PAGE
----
January 9, 2015: Education News We're Reading This Week
In an effort to “widen access to higher education,” President Obama has announced a plan to make community colleges tuition-free. Executive Director Harold O. Levy issued a response, which you can read here. Higher education sources have also been weighing in about the newly-coined America’s College Promise program, which plans to help approximately 9 million students per year.
The Washington Post quotes White House domestic policy director Cecilia Munoz saying that the hope is to make two years of college as normal as attending high school. Of course on the downside, a 10-year, multi-billion dollar effort is needed.
Politico is a bit more critical of the announcement, which hopes to provide students of any age with a C+ average a cost-free two years of community college. The Institute for College Access and Success remarks that non-tuition costs are omitted, while former Association of Community College Trustees policy analyst Bryce McKibben says many low-income applicants may already be covered by Pell grants and other federal aid.
Matt Reed presents his honest reaction to the plan on Inside Higher Ed. As a fan of what some would call the model for America’s College Promise, the Tennessee Promise, Reed admits that the political nature of the program—as opposed to Tennessee’s effort with a continuous stream of revenue—may make it a funding nightmare if it ever gets off the ground.
The New York Times responds by pointing out the bipartisan nature of this announcement, as President Obama will stand alongside Tennnessee Republicans, and the potential for American growth such a large educational endeavor could bring about.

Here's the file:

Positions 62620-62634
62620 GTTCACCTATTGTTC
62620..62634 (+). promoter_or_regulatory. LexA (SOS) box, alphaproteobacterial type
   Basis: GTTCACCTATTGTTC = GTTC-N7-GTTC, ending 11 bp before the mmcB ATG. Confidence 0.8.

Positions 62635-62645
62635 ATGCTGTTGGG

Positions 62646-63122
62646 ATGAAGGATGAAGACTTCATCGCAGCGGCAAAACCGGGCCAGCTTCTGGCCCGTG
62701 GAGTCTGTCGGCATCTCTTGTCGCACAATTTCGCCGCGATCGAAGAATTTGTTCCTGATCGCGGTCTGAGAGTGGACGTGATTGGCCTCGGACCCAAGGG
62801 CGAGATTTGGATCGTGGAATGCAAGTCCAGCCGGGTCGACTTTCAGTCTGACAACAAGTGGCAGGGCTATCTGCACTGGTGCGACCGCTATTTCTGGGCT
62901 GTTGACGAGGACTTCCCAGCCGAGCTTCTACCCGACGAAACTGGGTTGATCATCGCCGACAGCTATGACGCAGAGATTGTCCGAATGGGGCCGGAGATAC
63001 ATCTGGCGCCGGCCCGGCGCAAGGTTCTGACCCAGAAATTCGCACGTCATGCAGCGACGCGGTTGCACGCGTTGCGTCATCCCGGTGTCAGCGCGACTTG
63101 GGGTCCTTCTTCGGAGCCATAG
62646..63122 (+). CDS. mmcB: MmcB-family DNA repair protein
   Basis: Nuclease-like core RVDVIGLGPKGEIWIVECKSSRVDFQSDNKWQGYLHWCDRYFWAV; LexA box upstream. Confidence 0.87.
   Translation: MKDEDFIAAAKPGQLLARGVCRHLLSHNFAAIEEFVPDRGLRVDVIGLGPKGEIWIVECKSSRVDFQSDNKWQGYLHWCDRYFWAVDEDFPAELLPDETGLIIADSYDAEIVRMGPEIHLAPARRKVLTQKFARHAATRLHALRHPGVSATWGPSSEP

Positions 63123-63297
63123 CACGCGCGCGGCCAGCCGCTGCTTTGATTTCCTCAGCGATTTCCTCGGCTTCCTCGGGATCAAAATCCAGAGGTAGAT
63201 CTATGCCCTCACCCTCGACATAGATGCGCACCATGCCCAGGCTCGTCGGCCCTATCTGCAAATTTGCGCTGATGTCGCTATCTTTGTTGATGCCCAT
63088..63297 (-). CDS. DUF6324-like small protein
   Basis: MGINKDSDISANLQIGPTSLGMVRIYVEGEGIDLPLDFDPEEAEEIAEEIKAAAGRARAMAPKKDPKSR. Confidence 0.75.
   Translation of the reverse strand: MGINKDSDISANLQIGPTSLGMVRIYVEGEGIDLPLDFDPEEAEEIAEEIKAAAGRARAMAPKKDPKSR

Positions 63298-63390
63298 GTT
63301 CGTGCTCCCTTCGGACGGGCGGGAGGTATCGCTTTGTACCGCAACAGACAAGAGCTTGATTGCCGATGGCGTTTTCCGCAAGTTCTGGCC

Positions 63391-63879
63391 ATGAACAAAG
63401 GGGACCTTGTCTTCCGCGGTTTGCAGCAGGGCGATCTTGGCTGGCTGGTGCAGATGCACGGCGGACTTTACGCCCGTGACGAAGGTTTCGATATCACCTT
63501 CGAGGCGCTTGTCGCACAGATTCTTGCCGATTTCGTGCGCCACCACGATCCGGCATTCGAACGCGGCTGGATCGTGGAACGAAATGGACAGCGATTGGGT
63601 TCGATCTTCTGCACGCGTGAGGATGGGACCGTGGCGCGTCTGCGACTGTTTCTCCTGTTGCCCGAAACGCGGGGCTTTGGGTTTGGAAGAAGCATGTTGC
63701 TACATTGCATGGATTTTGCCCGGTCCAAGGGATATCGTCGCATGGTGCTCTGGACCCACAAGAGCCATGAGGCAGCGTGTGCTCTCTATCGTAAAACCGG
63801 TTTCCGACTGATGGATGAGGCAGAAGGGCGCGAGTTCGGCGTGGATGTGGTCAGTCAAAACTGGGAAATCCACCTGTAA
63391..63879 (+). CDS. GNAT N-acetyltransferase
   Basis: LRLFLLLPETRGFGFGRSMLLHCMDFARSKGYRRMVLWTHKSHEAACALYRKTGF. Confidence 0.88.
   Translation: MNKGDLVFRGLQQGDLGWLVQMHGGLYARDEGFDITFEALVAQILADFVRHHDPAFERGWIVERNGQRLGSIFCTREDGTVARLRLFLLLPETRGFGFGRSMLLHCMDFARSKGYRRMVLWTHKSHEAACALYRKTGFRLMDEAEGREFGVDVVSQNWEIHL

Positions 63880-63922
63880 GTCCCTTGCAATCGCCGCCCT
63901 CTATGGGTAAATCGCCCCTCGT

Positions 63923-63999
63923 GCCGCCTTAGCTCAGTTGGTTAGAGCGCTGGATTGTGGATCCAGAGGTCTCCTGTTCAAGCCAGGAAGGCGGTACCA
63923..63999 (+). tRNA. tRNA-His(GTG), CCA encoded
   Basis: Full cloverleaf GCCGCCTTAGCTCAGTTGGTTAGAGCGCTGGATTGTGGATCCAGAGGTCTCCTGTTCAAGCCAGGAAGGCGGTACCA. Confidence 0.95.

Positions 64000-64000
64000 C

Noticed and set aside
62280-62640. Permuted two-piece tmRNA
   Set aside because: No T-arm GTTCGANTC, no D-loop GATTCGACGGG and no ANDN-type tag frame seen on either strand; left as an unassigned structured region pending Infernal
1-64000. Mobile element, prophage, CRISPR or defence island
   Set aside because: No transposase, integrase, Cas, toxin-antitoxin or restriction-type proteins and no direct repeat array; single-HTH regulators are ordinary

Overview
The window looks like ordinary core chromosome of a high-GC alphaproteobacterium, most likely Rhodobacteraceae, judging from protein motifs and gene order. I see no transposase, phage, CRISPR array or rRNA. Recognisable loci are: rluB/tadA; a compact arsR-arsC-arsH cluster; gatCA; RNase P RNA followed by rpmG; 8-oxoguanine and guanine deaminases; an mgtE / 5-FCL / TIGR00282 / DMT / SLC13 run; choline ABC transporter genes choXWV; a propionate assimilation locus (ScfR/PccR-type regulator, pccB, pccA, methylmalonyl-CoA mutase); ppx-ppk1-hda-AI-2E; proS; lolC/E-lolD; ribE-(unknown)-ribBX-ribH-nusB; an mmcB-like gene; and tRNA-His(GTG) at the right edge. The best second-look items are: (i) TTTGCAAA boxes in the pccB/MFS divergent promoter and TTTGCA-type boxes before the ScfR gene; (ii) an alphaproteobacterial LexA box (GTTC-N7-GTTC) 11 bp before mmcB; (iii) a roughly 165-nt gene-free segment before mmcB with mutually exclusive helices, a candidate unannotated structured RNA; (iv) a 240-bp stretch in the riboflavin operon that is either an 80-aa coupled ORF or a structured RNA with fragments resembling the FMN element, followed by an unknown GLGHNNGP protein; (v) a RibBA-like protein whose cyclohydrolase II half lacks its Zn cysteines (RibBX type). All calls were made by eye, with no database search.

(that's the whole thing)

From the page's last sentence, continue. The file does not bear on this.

Lastly, Washington Monthly lays out a basic response with pros, cons, and a list labeled “mixed or unclear.”
The American Association of Community Colleges has released a review of tuition-free community college programs. They ask how the programs have fared since inception and whether this is a good use of higher education funds.
Scott Jaschik of Inside Higher Ed wrote this fascinating article on one reason high-achieving, low-income students may not be applying to competitive institutions. Research suggests that many of these high school seniors require more information and carry misinformation about liberal arts colleges and flagship universities.
According to U.S. Government Accountability office statistics, public college revenue comes from students more than it does from state governments. In 2003 17% of revenue was made of tuition, but the number jumped to 23% in 2012 writes USA Today.
Reuters offers tips on how to avoid mistakes when filling out your Free Application for Federal Student Aid (FAFSA). Among common errors are waiting to apply and misreading instructions.
Interested in adding thousands of dollars to your financial aid package? TIME offers seven legal options to do so, suggesting that clarity and timing are key.
The College Solution offers their take on the recent news highlighting a lack of diversity at Catholic universities. In response to the TIME magazine article, Lynn O’Shaughnessy also takes a look at who does well in supporting low-incomes students and why this trend is currently being examined.
WMAL 105.9 recently aired their New Year’s Day segment of “Mornings on the Mall,” which includes an interview with Foundation Executive Director Harold O. Levy.
The Philadelphia Inquirer released an article on Cooke Scholar Chionque Mines this week after her introduction of President Obama at the White House College Opportunity Summit.